Cahill saves the day again, Australia keep World Cup hopes alive

Evan Morgan Grahame Columnist

By , Evan Morgan Grahame is a Roar Expert

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    “He’s no different to any other player,” Ange Postecoglou said of Aaron Mooy before the Socceroos’ crunch second-leg tie against Syria.

    That remark wafted out into the air, and settled lazily alongside the manager’s earlier utterances; “fresh legs”, “par for the course”, each phrase sending unwelcome twitches spasming down the collective eyelid of an already anxious Australian public.

    The news that had lingered throughout the day, like elevating flatulence, that Mooy would be benched, caused pinched noses and waving hands around the country. Mooy was our best player in the first leg of this tie and is one of the few national team members getting regular game time in a top-tier European league.

    There was no injury or illness to point to. A yellow card – with another, if awarded in this leg, bringing a potential ban with it – was not an adequate excuse either.

    No, this was a purely tactical decision, to leave out one of our best players and – based on the most recent evidence against this opponent – our most productive playmaker. A gamble, to be sure, made in a match with so much at stake.

    The omission almost drowned out the indignation at seeing Matt Leckie returned to a full-back role, and Brad Smith restored to the starting line-up… almost.

    Aaron Mooy Football Australia Socceroos 2017

    Photo by Matt King/Getty Images

    In spite of Mooy’s absence, it was in fact a very attacking starting XI, with Tom Rogic and Tim Cahill brought in, as well as James Troisi, and the aforementioned attack-minded wing-backs. This was, remember, a game in which simply a clean sheet would be enough to progress.

    Syria scored after five minutes, and that clean sheet was shattered. Mark Milligan gave the ball away in midfield, and the lapse led to Omar Al Soma being played clear into the Australia box. He finished unerringly, spanking the ball over Mat Ryan.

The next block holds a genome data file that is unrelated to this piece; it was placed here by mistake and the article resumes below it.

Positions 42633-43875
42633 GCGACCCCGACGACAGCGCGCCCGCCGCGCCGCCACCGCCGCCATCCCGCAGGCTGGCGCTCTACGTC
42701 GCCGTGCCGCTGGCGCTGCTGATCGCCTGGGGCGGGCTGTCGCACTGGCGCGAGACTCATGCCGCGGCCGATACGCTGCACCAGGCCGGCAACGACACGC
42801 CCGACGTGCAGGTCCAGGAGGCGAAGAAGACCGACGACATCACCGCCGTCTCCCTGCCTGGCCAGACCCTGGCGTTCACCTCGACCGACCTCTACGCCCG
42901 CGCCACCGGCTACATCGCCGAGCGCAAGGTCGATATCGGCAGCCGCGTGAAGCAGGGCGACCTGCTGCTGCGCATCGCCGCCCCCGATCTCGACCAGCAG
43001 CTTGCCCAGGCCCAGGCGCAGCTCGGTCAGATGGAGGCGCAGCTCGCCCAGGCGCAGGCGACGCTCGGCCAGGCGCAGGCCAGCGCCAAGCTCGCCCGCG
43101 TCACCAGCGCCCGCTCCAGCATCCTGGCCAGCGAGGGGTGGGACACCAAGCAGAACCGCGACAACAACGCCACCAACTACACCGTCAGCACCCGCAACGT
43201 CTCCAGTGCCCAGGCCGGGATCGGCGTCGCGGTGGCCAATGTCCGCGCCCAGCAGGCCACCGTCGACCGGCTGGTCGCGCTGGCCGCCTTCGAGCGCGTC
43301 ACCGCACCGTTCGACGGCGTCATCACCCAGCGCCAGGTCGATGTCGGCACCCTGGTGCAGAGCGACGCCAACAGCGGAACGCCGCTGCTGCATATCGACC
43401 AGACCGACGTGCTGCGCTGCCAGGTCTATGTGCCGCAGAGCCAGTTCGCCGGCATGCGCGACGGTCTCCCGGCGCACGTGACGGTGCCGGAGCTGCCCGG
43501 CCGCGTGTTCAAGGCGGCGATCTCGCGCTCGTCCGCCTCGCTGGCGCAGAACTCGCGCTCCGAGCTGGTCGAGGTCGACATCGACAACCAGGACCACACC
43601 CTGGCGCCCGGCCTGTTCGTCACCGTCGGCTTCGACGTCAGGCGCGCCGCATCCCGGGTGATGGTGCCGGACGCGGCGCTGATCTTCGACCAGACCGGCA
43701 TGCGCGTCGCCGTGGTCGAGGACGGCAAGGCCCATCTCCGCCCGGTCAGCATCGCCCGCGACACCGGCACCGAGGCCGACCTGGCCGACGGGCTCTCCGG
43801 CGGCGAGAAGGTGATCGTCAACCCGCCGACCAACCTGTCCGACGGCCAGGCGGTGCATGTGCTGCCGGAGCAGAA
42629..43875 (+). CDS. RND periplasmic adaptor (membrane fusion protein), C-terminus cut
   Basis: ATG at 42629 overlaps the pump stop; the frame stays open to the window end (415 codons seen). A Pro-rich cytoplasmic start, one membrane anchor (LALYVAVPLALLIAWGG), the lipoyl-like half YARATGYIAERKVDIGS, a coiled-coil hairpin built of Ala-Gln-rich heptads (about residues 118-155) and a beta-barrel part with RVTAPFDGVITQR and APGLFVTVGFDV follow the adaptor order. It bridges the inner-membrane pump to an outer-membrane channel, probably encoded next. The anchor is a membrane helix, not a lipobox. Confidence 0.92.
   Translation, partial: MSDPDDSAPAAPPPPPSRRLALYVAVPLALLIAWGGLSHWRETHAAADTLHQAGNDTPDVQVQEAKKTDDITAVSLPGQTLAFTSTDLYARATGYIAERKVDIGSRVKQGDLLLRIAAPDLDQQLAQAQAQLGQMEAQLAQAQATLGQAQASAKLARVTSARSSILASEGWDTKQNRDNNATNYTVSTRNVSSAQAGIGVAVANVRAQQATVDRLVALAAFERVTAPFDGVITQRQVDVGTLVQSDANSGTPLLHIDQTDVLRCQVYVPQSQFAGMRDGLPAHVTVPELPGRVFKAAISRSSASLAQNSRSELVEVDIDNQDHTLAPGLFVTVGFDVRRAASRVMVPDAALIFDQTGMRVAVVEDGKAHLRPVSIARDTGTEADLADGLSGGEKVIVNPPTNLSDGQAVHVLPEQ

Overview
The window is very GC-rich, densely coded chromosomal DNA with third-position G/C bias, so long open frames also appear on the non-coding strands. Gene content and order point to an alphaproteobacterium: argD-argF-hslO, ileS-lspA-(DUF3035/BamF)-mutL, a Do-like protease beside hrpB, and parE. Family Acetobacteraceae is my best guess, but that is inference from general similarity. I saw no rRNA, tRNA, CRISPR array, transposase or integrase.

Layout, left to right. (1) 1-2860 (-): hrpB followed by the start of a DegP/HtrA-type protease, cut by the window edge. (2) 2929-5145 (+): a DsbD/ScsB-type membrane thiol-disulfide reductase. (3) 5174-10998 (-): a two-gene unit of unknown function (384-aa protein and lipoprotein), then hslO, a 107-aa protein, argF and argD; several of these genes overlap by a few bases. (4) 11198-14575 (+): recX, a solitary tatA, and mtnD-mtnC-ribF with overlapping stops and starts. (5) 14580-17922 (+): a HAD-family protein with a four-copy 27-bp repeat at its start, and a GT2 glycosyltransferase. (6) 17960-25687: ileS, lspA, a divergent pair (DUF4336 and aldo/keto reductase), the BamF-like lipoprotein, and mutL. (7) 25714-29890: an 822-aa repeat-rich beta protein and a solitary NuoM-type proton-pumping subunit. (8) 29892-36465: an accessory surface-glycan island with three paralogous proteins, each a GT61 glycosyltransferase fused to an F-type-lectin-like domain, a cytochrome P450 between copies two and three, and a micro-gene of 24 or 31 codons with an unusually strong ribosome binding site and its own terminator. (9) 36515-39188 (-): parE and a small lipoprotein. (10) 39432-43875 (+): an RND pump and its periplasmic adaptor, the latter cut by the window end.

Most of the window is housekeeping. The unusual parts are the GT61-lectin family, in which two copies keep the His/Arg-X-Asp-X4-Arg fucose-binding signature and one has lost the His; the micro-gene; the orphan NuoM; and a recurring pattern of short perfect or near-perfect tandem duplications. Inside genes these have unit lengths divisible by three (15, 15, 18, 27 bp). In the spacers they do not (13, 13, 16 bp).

In the moments following, Smith – starved of playing time recently, save for a single cup appearance for Bournemouth – went down with an injury that immediately looked serious enough to force a substitution.

    Milligan’s error – a player so experienced and usually so reliable – had landed a hammer blow to the Roos’ confidence. Smith, having played on for a few minutes, was subbed for… Mooy, with ten minutes gone. It would have been farcical if it wasn’t so winding.

    But then Cahill scored an equaliser, and sweet air rushed back into the lungs, a glorious reprieve, manna from heaven.

    Leckie, in an advanced position, rushed down the wing and clipped an early cross into the box. The Syrian keeper lurched and hesitated, the ball spinning away from him. Cahill was unmarked, and the ball was dropping right onto his head. The move morphed suddenly from hopeful to inevitable, and Cahill nodded the ball into the net. This match was almost too much to bear, and 15 minutes hadn’t yet elapsed.

    Australia now had Robbie Kruse and Leckie in the wing-back spots, and it didn’t take long for Syria to make an attempt to exploit those areas. A lofted pass was sumptuously controlled on the left and the ball was then clipped toward the right. It spun a few agonising centimetres over the towering Al Soma, who might have scored were he a little taller. Kruse was not there to challenge the Syrian, and the marking in those deeper wing zones were radiating as areas of weakness.

    Troisi had a shot parried wide, Ibrahim Almeh at full stretch. Milos Degenek had to make a hasty clearance, wrapping his boot around a Syrian attacker from behind, in the box, near enough to head height. The game was far more end-to-end than Postecoglou would have wanted.

    With 25 minutes gone, Mooy slid through Kruse, who crossed for Rogic, who shot wide. Mooy then flicked through Troisi, who crossed for Cahill, whose side-footed shot was deflected wide.

    At the heart of all of this, Mooy was already making a mockery of his short-lived stint on the bench.

    Leckie shot firmly, having cut back sharply on the wing, but Almeh saved well. This was familiar; Australia were creating plenty of opportunities, but not taking them. Most of the productive progress was being made down the left, with Mooy pulling the strings, albeit hamstrung slightly by Kruse’s habit of wandering offside.

    Syria were placing ten men behind the ball as soon as Australia past the halfway line. The Socceroos were pushing numbers forward to match the personnel, with Milligan holding a reserved position. Fouls were common, and Milligan and Leckie earned yellow cards that may keep them out of any future playoff games. The match laboured toward the halftime whistle. The Roos had dominated, but things were still locked in wretched parity.

    The second half began tetchily, with Rogic yapping with a Syrian tackler who’d been nipping at his heels. Mooy had a stud applied to his calf, and went down, but no whistle was heard.

    Australia again assumed control of the play, with their red-shirted foes retreating in formation, teeth gritted and senses sharpened. Kruse and Leckie were – rightfully, considering the Syrian approach – playing as wingers, barely a thought spared for defensive positioning. Syria were feeding off bare counter-attacking scraps, flinging hopeful crosses into areas where outnumbered teammates had equally bare hopes of profiting.